Dr. Mark Clampin

Astrophysics Division Director | NASA Headquarters

Dr. Mark Clampin is the Astrophysics Division Director in the Science Mission Directorate at NASA Headquarters in Washington, DC. The goals of the Astrophysics Division are to understand how the universe works, understand how we got here and to address the question, are we alone?

Until August 2022, Dr. Clampin was the Director of the Sciences and Exploration Directorate (SED) at the Goddard Space Flight Center (GSFC) where he led the Astrophysics, Solar System, Heliophysics and Earth Science Divisions, together with the high performance computing office.

At GSFC, he previously served as the James Webb Space Telescope (JWST) Observatory Project Scientist, and subsequently as Director of the Astrophysics Science Division and Deputy Director of SED. Prior to joining GSFC, Dr Clampin was the Advanced Camera for Surveys (ACS) Group Lead at the Space Telescope Science Institute (STScI), where he worked on the first four Hubble Space Telescope (HST) Servicing Missions. Dr. Clampin is a Co-Investigator with the Transiting Exoplanet Survey Satellite (TESS), and the Advanced camera for Surveys (ACS) science team and served as the Detector Scientist, responsible for the delivery of three focal plane camera systems. His research interests focus on studying the formation and evolution of planetary systems. Dr. Clampin has also designed ground-based telescope instruments including adaptive optics systems, coronagraphs and detectors.

Dr. Clampin graduated from the University of London with a BS in Physics and from the University of Saint Andrews in Scotland, with PhD in Astronomy. Dr. Clampin is the recipient of the Meritorious Presidential Rank Award, NASA’s Exceptional Achievement and Scientific Achievement Medals, and is a Fellow of SPIE and the Royal Astronomical Society,. Until recently he was the Chief Editor of the SPIE peer-reviewed Journal of Astronomical Telescopes, Instruments and Systems, a position he held for 7 years. He is married with one daughter, and enjoys running and his lifelong passion scuba diving.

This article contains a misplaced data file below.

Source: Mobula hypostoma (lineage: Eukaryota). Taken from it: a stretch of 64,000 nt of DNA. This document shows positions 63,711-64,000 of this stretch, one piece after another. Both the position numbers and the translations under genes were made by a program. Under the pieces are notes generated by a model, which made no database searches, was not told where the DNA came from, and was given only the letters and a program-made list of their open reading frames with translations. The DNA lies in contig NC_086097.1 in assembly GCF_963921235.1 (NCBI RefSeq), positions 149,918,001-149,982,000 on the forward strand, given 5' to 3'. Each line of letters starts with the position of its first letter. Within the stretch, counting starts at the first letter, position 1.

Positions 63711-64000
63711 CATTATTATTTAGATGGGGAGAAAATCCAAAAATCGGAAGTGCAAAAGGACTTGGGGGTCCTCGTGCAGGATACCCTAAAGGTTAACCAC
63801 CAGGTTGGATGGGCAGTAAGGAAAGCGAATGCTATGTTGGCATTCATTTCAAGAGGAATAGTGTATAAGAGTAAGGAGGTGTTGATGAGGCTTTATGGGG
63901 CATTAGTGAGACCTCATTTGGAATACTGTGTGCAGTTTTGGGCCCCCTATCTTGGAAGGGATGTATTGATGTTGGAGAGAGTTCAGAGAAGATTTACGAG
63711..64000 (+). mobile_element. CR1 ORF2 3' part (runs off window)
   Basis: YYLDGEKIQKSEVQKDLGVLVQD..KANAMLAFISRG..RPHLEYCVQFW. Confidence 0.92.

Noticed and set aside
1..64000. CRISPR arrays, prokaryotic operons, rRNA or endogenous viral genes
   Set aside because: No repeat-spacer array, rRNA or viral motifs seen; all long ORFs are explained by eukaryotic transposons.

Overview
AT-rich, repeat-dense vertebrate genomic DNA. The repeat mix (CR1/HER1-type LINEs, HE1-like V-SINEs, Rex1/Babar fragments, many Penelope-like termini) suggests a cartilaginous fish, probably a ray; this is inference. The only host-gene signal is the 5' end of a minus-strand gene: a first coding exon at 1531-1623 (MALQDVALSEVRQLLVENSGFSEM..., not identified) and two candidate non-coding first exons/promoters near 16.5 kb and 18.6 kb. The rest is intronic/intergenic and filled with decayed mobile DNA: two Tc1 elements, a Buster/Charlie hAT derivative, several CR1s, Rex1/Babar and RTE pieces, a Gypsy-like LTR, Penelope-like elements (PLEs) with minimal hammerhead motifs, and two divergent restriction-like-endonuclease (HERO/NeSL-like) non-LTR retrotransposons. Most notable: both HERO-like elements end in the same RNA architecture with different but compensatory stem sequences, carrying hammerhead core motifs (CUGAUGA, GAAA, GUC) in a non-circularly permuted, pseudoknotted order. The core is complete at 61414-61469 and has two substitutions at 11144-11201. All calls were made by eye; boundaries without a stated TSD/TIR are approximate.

This visible-light image from the hubble shows the newly discovered planet, fomalhaut b, orbiting its parent star.
This visible-light image from the Hubble shows the planet Fomalhaut b orbiting its parent star.
NASA, ESA, P. Kalas, J. Graham, E. Chiang, and E. Kite (University of California, Berkeley), M. Clampin (NASA Goddard Space Flight Center, Greenbelt, Md.), M. Fitzgerald (Lawrence Livermore National Laboratory, Livermore, Calif.), and K. Stapelfeldt and J. Krist (NASA Jet Propulsion Laboratory, Pasadena, Calif.)

Read More About Dr. Clampin

Dr. Mark Clampin loves talking about the James Webb Space Telescope and has done so at many meetings for scientific, technical and general audiences. He was the Webb telescope Observatory Project Scientist and worked in the Exoplanets and Stellar Astrophysics Laboratory at NASA's Goddard Space Flight Center, Greenbelt, Md until 2015. Currently Clampin is the Director, Sciences and Exploration Directorate at NASA Goddard.

His research interests include: Formations and Evolution of planetary systems, Direct imaging of Exoplanets, Astronomical Instrumentation, Flight detector systems, Coronagraphs, Stellar Populations

Clampin is currently working on a number of projects, including the James Webb Space Telescope. He is the Principal Investigator of the Extrasolar Planetary Imaging Coronagraph (EPIC) Discovery Mission Concept and of the Transit Characterization Explorer (TRACER), a SMEX mission concept. Dr Clampin was a Co-Investigator and Detector Scientist for Advanced Camera for Surveys (ACS) science team; and he is a Principal Investigator and Co-Investigator on the Hubble Space Telescope, Spitzer and ground-based investigations of debris disks.

Prior to joining the Webb telescope project, Clampin was a member of the science staff at the Space Telescope Science Institute (STScI), Baltimore, Md. where he served as an Instrument Scientist for the Hubble Space Telescope instrument Wide-Field Planetary Camera 2 (WFPC2), and the Space Telescope Imaging Spectrograph (STIS). He served as the Advanced Camera for Surveys Group manager from its inception to the completion of orbital verification of the instrument.

Clampin received a Ph.D. in Physics in 1986 from the University of Saint Andrews, St. Andrews, in Fife, Scotland. In 1982 he received a B.S. in Physics from University of London, England.

For more information on Dr. Clampin and select publications, see his CV